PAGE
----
The rheumatoid synovium is thick with infiltrating leukocytes. These include T lymphocytes, B lymphocytes, macrophages, mast cells and scattered neutrophils. Ongoing recruitment of these cells results from the upregulation of selectins and integrins on synovial endothelium, allowing migration up chemotactic gradients into the joint. The composition of inflammatory cells recruited in a continuing fashion by mast cells, including the degree of skewing of lymphocytes toward Th1 versus Th2 responses, might be an important determinant of the ultimate outcome of inflammation. The production of anti-inflammatory mediators by mast cells remains uncharacterized .
Prominent within the rheumatoid synovium is a greatly expanded population of synovial macrophages. These cells do not proliferate locally but instead are recruited from circulating monocytes . Mast cells are potent sources of chemokines that mediate this recruitment, including IL-8, monocyte chemoattractant protein-1, MIP-1α, and RANTES . Mast cells might also contribute to the activation of these macrophages through the production of interferon-γ and IL-6. Because macrophages are major sources of the proinflammatory cytokines TNF and IL-1 within the joint, mast cell effects on the size and activation state of the synovial macrophage population might functionally modulate the course of inflammatory arthritis.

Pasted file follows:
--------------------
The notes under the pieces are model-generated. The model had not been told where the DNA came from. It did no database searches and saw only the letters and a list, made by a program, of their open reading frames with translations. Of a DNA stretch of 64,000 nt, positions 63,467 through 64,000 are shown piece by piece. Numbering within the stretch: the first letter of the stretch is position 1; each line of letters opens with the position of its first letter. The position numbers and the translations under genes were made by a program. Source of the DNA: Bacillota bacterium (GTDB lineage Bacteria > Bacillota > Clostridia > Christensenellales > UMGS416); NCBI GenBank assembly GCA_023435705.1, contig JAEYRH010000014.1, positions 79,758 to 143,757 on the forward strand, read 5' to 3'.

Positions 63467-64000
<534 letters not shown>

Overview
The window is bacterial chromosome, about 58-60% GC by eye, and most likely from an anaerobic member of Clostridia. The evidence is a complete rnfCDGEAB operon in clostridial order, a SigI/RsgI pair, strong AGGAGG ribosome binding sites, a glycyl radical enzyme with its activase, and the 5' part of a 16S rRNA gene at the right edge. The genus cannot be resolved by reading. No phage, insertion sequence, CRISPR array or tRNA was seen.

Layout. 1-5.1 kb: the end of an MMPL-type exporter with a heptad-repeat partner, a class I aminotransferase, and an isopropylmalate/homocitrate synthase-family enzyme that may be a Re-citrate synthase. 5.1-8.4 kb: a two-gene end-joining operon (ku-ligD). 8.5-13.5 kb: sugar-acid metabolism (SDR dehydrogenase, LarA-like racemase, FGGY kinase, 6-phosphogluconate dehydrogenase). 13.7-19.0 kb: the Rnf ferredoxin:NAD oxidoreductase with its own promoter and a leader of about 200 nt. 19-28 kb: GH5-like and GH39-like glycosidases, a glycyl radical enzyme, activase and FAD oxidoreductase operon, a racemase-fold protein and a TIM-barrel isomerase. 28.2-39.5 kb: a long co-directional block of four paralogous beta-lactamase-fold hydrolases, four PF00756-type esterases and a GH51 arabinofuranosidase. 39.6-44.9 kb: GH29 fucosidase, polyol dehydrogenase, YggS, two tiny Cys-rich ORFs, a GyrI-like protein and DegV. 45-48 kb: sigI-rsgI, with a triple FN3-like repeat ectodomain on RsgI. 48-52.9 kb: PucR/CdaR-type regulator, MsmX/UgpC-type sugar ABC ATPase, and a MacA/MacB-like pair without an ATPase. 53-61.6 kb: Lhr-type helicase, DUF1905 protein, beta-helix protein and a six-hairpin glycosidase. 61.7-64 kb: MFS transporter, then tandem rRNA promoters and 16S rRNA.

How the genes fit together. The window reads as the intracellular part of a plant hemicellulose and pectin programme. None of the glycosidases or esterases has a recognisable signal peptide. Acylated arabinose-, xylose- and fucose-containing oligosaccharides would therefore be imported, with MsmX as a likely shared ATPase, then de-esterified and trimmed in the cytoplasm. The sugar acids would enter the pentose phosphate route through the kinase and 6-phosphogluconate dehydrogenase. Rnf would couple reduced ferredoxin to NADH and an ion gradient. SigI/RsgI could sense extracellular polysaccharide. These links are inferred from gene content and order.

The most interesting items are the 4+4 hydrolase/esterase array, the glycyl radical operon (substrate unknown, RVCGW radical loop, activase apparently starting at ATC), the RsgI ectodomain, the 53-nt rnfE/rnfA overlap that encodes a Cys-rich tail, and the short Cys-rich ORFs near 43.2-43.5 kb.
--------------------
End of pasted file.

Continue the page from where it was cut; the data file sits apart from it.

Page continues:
Mast cells and the synovial mesenchyme
The synovial mesenchyme, consisting principally of synovial fibroblasts, is prominently involved in joint inflammation. Fibroblasts increase greatly in numbers and assume a histological appearance suggestive of increased synthetic activity, with expansion of the endoplasmic reticulum and increased numbers of granules in the cytoplasm . Indeed, synovial fibroblasts make up the shroud-like pannus characteristic of the rheumatoid joint and are an important source of multiple mediators implicated in arthritis. These include degradative enzymes such as collagenase and stromelysin and proinflammatory molecules including IL-1, IL-6, and prostaglandin E2 (reviewed in ). They contribute to the differentiation and activation of osteoclasts, the effector cell responsible for bone erosions, through the production of macrophage colony-stimulating factor (M-CSF) and receptor activator of NF-κB ligand (RANKL) [85, 86].